By John Morrissy
OTTAWA — The Atlantic region’s struggling forestry industry could reverse its fortunes by taking measures that would place it at the forefront of the renewable-energy economy, says a report Monday by PricewaterhouseCoopers.
“The region is now struggling to attract new investment and is facing the added challenges of high log and wage costs, weak markets and energy costs that are above average,” said Bruce McIntyre, leader of PwC’s forest, paper and packaging practice in Canada
“Without new investment, the business prospects for the region’s forest-products sector are bleak, with little room to improve energy efficiency, develop emerging technologies, or generate new sources of revenue,” McIntyre said in a report compiled by PwC and released Monday by the Atlantica Bioenergy Task Force.
Yet the industry could revitalize itself by making use of renewable forest supplies to produce biofuels, biochemicals and other products, said Thor Olesen, executive director of the task force, whose work focused on the forest products industry in New Brunswick, Nova Scotia and Maine.
The markets for such products are large and growing, presenting significant opportunities for forestry with new technologies that can extract the chemicals to produce ethanol from wood fibre and make plastics and wax materials, said Olesen.
U.S. demand for ethanol as a fuel supplement is destined to reach 35 billion gallons by 2015, of which only six to eight billion gallons can be produced from corn.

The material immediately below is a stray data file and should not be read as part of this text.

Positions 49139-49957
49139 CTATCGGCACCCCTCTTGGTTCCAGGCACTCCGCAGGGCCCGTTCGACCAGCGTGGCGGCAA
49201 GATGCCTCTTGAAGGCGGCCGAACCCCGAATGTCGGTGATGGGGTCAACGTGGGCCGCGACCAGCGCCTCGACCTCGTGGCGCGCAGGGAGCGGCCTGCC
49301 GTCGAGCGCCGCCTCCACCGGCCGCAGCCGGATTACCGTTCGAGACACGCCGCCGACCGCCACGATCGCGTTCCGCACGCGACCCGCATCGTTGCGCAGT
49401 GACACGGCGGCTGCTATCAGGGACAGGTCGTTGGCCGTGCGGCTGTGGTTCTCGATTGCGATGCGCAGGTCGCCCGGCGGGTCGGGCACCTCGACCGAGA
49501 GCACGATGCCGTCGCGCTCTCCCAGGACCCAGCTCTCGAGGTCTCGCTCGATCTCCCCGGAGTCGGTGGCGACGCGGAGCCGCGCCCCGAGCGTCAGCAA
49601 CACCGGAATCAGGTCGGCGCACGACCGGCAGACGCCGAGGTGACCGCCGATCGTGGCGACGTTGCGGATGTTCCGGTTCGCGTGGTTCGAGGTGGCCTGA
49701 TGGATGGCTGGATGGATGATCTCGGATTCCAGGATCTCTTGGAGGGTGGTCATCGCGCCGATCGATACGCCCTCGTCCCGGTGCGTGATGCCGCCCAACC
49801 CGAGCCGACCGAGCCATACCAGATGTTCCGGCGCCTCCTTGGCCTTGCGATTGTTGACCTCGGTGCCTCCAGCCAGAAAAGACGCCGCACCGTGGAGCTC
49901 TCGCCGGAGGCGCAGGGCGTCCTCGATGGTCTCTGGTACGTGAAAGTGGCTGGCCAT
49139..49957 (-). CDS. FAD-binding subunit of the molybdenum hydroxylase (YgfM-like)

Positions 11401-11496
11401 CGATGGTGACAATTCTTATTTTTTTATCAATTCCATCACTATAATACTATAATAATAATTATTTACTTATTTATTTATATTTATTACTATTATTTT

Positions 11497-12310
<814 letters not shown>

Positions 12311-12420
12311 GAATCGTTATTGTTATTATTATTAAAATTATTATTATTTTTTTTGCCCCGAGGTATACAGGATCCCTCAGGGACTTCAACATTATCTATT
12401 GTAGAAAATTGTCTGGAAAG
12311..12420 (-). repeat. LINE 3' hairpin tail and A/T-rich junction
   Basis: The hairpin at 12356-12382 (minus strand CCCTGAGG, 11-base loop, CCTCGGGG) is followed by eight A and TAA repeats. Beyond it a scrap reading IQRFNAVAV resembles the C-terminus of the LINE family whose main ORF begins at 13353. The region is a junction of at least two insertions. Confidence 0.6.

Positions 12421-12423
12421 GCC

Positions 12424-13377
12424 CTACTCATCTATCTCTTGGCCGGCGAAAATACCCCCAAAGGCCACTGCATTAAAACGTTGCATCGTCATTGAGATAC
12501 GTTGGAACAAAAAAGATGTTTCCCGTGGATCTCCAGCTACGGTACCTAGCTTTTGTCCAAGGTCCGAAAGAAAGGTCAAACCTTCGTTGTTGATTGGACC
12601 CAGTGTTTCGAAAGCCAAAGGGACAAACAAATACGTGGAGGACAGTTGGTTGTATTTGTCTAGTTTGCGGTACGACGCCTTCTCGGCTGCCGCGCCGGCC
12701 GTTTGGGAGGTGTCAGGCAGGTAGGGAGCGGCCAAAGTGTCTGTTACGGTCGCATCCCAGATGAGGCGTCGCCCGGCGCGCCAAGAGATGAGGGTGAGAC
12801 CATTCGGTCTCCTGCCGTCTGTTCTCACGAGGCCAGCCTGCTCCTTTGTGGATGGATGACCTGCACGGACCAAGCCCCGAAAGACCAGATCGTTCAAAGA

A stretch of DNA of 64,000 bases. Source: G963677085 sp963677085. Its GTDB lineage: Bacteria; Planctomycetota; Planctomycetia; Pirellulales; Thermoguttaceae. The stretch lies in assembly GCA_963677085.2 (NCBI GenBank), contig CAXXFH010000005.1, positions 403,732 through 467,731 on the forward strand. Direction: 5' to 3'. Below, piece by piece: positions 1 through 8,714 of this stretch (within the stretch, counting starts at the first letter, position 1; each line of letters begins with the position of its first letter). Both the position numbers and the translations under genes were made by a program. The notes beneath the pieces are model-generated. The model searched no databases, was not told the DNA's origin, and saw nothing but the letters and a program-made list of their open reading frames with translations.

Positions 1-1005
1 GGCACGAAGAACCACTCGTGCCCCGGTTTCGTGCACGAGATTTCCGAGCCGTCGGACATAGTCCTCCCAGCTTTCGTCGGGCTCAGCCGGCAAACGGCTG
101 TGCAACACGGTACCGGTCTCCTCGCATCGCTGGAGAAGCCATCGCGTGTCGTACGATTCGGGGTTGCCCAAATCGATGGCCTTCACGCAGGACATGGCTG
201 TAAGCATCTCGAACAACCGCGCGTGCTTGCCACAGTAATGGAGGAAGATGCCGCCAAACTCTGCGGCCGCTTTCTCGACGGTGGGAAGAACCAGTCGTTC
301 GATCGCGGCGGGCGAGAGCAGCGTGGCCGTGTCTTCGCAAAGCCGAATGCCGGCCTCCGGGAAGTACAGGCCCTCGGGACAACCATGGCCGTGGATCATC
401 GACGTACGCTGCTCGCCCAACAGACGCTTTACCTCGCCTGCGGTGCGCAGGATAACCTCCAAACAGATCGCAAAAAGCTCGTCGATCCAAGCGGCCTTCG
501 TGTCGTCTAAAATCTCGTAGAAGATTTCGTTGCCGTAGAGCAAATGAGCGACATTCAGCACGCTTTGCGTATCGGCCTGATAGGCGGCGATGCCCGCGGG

“Yet the capacity for forestry industry to produce large volumes of ethanol and green diesel, so to speak, is very real,” said Olesen, citing the fact that the necessary chemicals can be extracted 10 times more efficiently from wood than from grains.
The study’s renewable focus was mirrored in a recent request to Ottawa by the Forest Products Association of Canada recently to set up a $300-million bio-energy fund to develop and commercialize wood waste as an energy source.
The request was part of a broader search for assistance for an industry that has seen 207 mill closings and 38,000 layoffs across the country in the past five years as a soaring Canadian dollar and collapsing U.S. housing industry took their toll.
“Renewables have great potential for forestry, but there is limited participation at this point,” said Olesen.
He said it will take co-ordinated efforts on the part of government and industry to move such initiatives ahead.
The industry produces revenues of $5.4 billion annually in the four Atlantic provinces, where it employs 28,500 people, according to the forest products association. Nationally, it employs 300,000 and accounts for two per cent of Canada’s economic output and 12 per cent of national manufacturing activity. Source: Vancouver Sun.